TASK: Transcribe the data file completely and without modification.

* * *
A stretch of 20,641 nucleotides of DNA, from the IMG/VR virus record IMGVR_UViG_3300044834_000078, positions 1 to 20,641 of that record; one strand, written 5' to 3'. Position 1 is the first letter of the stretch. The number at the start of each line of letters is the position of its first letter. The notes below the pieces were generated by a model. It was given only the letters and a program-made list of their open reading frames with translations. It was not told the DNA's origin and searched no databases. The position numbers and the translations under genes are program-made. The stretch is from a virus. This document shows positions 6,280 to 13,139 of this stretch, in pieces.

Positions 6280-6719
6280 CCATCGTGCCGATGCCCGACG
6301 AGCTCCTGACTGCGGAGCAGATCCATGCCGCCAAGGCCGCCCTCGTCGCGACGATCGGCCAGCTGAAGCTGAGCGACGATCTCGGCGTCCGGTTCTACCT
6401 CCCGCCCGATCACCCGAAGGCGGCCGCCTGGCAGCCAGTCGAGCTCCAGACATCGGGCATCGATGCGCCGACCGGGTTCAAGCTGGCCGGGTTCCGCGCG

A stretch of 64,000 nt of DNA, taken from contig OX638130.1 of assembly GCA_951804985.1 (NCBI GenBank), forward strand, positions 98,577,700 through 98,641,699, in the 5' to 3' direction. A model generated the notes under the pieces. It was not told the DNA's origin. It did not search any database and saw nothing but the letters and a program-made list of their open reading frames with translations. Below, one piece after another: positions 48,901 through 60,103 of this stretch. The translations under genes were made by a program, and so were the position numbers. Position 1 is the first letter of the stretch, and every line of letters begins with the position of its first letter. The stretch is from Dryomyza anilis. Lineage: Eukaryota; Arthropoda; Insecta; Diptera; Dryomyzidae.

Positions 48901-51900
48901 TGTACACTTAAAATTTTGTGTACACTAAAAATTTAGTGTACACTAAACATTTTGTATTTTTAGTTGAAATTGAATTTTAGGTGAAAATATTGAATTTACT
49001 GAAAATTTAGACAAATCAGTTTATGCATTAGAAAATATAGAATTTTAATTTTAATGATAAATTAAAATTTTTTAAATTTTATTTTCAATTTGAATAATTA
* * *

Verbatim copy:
A stretch of 20,641 nucleotides of DNA, from the IMG/VR virus record IMGVR_UViG_3300044834_000078, positions 1 to 20,641 of that record; one strand, written 5' to 3'. Position 1 is the first letter of the stretch. The number at the start of each line of letters is the position of its first letter. The notes below the pieces were generated by a model. It was given only the letters and a program-made list of their open reading frames with translations. It was not told the DNA's origin and searched no databases. The position numbers and the translations under genes are program-made. The stretch is from a virus. This document shows positions 6,280 to 13,139 of this stretch, in pieces.

Positions 6280-6719
6280 CCATCGTGCCGATGCCCGACG
6301 AGCTCCTGACTGCGGAGCAGATCCATGCCGCCAAGGCCGCCCTCGTCGCGACGATCGGCCAGCTGAAGCTGAGCGACGATCTCGGCGTCCGGTTCTACCT
6401 CCCGCCCGATCACCCGAAGGCGGCCGCCTGGCAGCCAGTCGAGCTCCAGACATCGGGCATCGATGCGCCGACCGGGTTCAAGCTGGCCGGGTTCCGCGCG

A stretch of 64,000 nt of DNA, taken from contig OX638130.1 of assembly GCA_951804985.1 (NCBI GenBank), forward strand, positions 98,577,700 through 98,641,699, in the 5' to 3' direction. A model generated the notes under the pieces. It was not told the DNA's origin. It did not search any database and saw nothing but the letters and a program-made list of their open reading frames with translations. Below, one piece after another: positions 48,901 through 60,103 of this stretch. The translations under genes were made by a program, and so were the position numbers. Position 1 is the first letter of the stretch, and every line of letters begins with the position of its first letter. The stretch is from Dryomyza anilis. Lineage: Eukaryota; Arthropoda; Insecta; Diptera; Dryomyzidae.

Positions 48901-51900
48901 TGTACACTTAAAATTTTGTGTACACTAAAAATTTAGTGTACACTAAACATTTTGTATTTTTAGTTGAAATTGAATTTTAGGTGAAAATATTGAATTTACT
49001 GAAAATTTAGACAAATCAGTTTATGCATTAGAAAATATAGAATTTTAATTTTAATGATAAATTAAAATTTTTTAAATTTTATTTTCAATTTGAATAATTA